Paralympic Travel Odyssey

Usually, my approach to big trips is to largely ignore them (besides taking care of details like checking the passport expiration) until I’m on my way. This time, heading for South Korea for a month, leaving in a couple of days, I’ve been doing a bit more stewing. Don’t get me wrong, it is very exciting. First time to Asia. Our son competing on the world stage. Having Ruby and Eli join us for part of the time. And then following up the games with two more weeks of travel with Sawyer. All pretty damn cool. There will be stories!

At the same time, I go back to my usual bias on travel adventure, which is that I’d far rather be dropped off in the middle of nowhere and figure things out than, in this case, be dropped into a country and culture utterly foreign, exotic and challenging on many levels. Totally undecipherable language and signs for starters. An absolute antpile of humanity – this is a country of 40 million the size of Indiana, and much of it is too steep to live on. A small town in South Korea is 500,000 people. Then there’s the angst of getting around, finding our AirBNB, reuniting with the kids, trying to communicate – all in the knowledge of how limited my tech abilities really are. What could go wrong, right?

A friend who spent several years in South Korea recently said it’s like landing in a country where everyone wears their underwear backwards. Once you get past the different habits and customs, you just go with it. So yeah, maybe we’ll come home with some different underwear styles.

Another friend who spent time in S. Korea in the 80s went over from Japan for a weekend and ended up spending two months because he loved the people, the food, the country so much. “They finally kicked me out because my visa was up,” he said.

My strategy, at this point, is to go with it. This is no official tour. We’ll go, we’ll check things out, we’ll follow local intel and travel tips, we’ll eat some strange and wonderful and maybe alarming food, we’ll go to baths and get scrubbed til we bleed, we’ll hike and bike and island-hop. We’ll no doubt have some sobering, culturally awkward, maybe dangerous, certainly hilarious, escapades. We are almost certainly not fully prepared. We’ll do our best, get help from our children, lean on the good nature of locals, and then, kind of appropriately, we’ll return on April Fool’s Day, back to Seattle and the land of things familiar. By then, no doubt, it will be a great relief to be home, to look back on our silly anxieties, and we will look at our turf with new eyes.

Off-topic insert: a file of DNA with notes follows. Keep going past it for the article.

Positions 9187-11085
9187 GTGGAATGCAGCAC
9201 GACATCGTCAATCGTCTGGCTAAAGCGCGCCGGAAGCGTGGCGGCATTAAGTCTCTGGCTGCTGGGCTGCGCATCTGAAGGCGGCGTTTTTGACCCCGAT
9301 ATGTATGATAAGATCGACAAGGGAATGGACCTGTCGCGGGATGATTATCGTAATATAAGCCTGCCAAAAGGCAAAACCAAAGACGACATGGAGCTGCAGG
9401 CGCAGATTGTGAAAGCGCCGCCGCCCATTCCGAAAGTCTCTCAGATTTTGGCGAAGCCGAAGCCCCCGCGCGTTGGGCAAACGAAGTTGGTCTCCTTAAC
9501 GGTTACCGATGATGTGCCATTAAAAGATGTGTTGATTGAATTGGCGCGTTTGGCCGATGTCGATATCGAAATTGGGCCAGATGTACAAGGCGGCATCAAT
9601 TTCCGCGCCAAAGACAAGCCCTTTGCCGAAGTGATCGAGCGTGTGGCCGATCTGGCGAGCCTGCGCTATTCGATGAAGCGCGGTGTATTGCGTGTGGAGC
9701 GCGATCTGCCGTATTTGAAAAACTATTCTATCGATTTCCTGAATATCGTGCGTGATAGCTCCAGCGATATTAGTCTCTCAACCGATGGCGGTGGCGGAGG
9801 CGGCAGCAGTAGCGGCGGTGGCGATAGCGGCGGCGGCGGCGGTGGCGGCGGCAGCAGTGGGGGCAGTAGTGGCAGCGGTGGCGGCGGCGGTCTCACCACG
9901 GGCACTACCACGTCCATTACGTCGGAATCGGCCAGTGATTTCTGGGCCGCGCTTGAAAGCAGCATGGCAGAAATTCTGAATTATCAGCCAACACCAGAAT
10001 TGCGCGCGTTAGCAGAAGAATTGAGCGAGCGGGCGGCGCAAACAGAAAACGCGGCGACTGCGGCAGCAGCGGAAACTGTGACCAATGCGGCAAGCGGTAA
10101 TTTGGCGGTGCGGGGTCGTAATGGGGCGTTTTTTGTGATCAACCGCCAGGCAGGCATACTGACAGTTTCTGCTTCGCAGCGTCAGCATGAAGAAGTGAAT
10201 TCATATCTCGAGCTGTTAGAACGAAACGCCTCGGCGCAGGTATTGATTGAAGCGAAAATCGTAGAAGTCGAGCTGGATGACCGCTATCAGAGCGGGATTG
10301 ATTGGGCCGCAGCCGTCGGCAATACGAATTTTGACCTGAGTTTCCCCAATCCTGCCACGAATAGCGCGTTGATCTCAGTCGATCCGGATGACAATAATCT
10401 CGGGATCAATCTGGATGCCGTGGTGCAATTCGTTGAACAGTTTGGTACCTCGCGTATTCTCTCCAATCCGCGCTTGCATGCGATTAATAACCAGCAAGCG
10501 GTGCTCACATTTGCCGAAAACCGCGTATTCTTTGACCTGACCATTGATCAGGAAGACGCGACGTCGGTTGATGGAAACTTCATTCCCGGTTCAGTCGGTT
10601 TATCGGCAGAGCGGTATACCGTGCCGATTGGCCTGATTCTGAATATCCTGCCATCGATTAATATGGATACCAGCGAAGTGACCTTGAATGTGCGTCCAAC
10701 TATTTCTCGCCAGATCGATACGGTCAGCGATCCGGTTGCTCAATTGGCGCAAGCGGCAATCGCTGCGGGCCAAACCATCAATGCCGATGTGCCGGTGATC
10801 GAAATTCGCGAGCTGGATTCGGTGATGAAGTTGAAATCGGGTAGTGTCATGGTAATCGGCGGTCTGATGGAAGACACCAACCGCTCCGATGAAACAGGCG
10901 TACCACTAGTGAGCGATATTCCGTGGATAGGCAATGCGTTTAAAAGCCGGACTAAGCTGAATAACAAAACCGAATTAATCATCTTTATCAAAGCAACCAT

Why does everyone wear their underwear that way???

Posted in Uncategorized | Comments Off on Paralympic Travel Odyssey

To The Moon!

We made plans. Set the alarm. Put our warm clothes out, got the binos. We would rise in the early, frigid dark and make our way along icy paths to the ridge above town, just down the street, where we would find a seat from which to witness the shadowy, silent spectacle of lunar eclipse – this special blue, super moon. My only dilemma, whether I’d have time and inclination to make coffee for the outing.

At 5 am the shadow had already started to creep across the face of the moon. The sky was clear, the moon low in the sky, but high enough that we could see it clearly from our bedroom. “Maybe we could watch from the front porch,” Marypat said. “Hell with that,” I said. “We can watch from bed!” Which we did. Pillows propped behind us, mugs of hot coffee in hand, binos at the ready, a luxurious perch from which to observe the slow-moving drama.

For a time a blue rim edged the moon. A bird flew across the lunar face, like a movie clip. Marypat caught the streak of shooting star. The moon lay bathed in orange glow, gray and cratered and serene. We talked about the ancients who watched such events, how they made sense of them, how they figured them out, what stories they might have told. Marypat thought it was the moon closing its eye, an opportunity to change, and when the eye opened again, you could be reborn, transformed, illuminated anew.